We were welcomed by the owner’s son at a “patrimonial farm house” in Chiloé’s rich agricultural heartland, the Rilán Peninsula, Chiloé Island, Patagonia, Chile
After our chef’s guided visit to the local farmers’ market in Castro, Chiloé Island, Patagonia, Chile, a small group of us visited a “patrimonial farm house” in Chiloé’s rich agricultural heartland, the Rilán Peninsula, Chiloé Island, Patagonia, Chile, for a tour and luncheon featuring local food and drinks. At the farm we learned about traditional methods and local customs.
The farmhouse we visited was in the style of traditional German architecture, built from local alerce wood, Chiloé Island, Patagonia, Chile
All of the woodworking on the farm is picturesque, Chiloé Island, Patagonia, Chile
We toured the farm’s vegetable gardens, fields and orchard (pictured), Chiloé Island, Patagonia, Chile
Portrait of the 95 year-old founder of the farm who thrived in the area by being the first to divert the nearby river into irrigation channels, Rilán Peninsula, Chiloé Island, Patagonia, Chile
The owner’s son explained to us that his dad (with whom we had cocktails) was a pioneer on the peninsula when, decades ago, to solve the perennial problem of a lack of sufficient water to farm the land, he got permission and dug the first diversion channels (“canals”) from the nearby river. This gave him water not only for irrigation, but also for turning a water wheel which gave him hydroelectricity. With electric power, he was able to turn the front of the farmhouse into the local dry goods store and remain open after sunset with electric lighting. The patriarch and his family took the ferry boat to Puerto Montt on the mainland once a month to purchase the supplies and stock for his general store. After our luncheon we had a chance to see the store (preserved now as a museum) and read old accounting ledgers.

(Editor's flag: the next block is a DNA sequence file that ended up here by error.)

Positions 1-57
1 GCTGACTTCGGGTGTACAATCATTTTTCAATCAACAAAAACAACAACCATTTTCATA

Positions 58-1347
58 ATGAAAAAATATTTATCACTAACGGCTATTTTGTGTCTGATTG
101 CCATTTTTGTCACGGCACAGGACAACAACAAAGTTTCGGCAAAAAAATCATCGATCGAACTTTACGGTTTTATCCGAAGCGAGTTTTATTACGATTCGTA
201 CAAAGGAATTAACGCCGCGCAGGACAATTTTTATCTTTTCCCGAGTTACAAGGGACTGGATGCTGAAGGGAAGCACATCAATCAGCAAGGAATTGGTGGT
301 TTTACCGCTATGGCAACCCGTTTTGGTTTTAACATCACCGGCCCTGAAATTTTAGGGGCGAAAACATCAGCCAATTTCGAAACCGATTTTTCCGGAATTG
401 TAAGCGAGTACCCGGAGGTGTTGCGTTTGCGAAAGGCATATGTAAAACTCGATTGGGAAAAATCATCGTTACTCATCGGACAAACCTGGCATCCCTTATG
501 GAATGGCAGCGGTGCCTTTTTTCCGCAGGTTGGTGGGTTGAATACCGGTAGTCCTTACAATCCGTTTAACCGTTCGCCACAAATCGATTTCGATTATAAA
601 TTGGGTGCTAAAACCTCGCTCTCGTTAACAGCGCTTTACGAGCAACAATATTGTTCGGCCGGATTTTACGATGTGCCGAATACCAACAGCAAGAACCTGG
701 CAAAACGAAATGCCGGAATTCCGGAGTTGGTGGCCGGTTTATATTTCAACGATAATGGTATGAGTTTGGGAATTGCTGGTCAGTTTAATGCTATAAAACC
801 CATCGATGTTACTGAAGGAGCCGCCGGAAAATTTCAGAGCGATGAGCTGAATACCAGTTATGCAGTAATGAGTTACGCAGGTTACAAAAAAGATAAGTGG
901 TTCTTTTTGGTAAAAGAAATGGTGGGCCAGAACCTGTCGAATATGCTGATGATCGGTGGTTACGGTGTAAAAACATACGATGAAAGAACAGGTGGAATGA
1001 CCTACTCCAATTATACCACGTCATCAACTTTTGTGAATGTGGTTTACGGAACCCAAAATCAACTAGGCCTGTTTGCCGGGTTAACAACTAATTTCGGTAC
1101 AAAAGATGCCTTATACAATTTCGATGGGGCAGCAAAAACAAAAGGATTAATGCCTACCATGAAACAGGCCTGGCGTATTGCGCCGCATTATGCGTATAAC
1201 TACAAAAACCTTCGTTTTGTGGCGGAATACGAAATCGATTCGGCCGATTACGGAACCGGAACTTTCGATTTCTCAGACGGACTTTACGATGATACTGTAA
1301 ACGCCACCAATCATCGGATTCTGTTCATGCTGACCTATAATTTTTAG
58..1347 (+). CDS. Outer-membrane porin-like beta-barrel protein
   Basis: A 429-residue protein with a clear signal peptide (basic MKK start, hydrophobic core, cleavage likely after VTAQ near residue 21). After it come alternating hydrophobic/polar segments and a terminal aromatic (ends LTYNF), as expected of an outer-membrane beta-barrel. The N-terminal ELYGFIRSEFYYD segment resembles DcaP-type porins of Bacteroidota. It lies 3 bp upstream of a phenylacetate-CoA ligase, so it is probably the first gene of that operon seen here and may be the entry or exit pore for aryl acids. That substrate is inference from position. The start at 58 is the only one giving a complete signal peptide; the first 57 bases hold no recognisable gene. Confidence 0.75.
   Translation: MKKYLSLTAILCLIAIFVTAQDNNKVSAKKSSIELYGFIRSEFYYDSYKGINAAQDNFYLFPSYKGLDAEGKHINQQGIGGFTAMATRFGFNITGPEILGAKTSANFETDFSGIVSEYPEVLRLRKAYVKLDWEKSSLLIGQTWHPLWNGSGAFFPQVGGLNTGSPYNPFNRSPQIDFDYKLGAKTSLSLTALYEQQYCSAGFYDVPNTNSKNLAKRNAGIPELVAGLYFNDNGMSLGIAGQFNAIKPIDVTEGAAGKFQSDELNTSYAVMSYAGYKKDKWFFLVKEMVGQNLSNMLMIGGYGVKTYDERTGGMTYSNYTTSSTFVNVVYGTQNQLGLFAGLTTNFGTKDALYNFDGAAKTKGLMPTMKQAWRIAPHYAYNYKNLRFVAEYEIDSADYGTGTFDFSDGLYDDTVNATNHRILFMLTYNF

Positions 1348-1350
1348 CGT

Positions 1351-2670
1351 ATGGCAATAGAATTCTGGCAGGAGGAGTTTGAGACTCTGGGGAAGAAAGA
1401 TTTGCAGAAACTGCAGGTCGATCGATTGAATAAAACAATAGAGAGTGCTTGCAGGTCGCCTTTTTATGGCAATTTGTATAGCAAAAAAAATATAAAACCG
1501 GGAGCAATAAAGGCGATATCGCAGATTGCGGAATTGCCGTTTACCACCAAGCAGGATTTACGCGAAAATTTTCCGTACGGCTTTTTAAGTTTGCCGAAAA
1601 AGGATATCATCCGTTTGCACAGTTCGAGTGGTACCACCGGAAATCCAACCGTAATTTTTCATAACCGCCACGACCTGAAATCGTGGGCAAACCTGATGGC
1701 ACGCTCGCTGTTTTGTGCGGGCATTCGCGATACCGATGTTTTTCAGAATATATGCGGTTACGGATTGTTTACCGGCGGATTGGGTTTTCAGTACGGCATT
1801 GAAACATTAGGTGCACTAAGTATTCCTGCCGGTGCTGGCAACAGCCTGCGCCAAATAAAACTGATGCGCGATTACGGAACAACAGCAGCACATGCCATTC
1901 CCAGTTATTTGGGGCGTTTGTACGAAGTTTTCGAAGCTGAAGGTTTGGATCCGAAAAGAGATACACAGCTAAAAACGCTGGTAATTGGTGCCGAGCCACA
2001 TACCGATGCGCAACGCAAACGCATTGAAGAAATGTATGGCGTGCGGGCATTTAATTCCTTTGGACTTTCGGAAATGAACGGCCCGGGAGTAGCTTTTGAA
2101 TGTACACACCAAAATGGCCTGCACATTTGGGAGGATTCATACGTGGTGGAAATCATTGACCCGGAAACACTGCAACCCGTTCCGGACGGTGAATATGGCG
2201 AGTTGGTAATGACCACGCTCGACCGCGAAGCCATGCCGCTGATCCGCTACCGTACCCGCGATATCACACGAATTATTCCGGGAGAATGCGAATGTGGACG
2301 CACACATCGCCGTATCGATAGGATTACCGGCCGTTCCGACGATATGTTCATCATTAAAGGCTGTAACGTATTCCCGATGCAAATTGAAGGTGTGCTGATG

Outer farm buildings and one of the irrigation channels dug decades ago by the founder, Rilán Peninsula, Chiloé Island, Patagonia, Chile
After our tour of the farm we were welcomed on the farmhouse porch with wine and juices, Chiloé Island, Patagonia, Chile
The smokehouse where meats and fish are smoked for consumption on the farm (and served to guests), Chiloé Island, Patagonia, Chile
Home-smoked local salmon and homemade cheese as appetizers with the variety of drinks, Chiloé Island, Patagonia, Chile
The owner’s son pouring delicious ulmo sours (Pisco sours sweetened with the syrup of a tree native to the south of Chile), Chiloé Island, Patagonia, Chile
A platter of broiled Chilean hake (fish) being prepared for our luncheon in the farmhouse’s dining room, Chiloé Island, Patagonia, Chile
At the end of our visit we found out that we had been quite fortunate in scheduling this trip, as the farm only hosts two or three small groups each year. In addition to the farm being recompensed for the tour and hospitality, we were pleased to learn that a portion of our destination experience fees were donated to the local native farmers.
Our luncheon’s main dish was a traditional Chilean outdoor fire pit “boil” with seafood (mussels, clams), fish, bread, sausage, pork, and local potatoes; Chiloé Island, Patagonia, Chile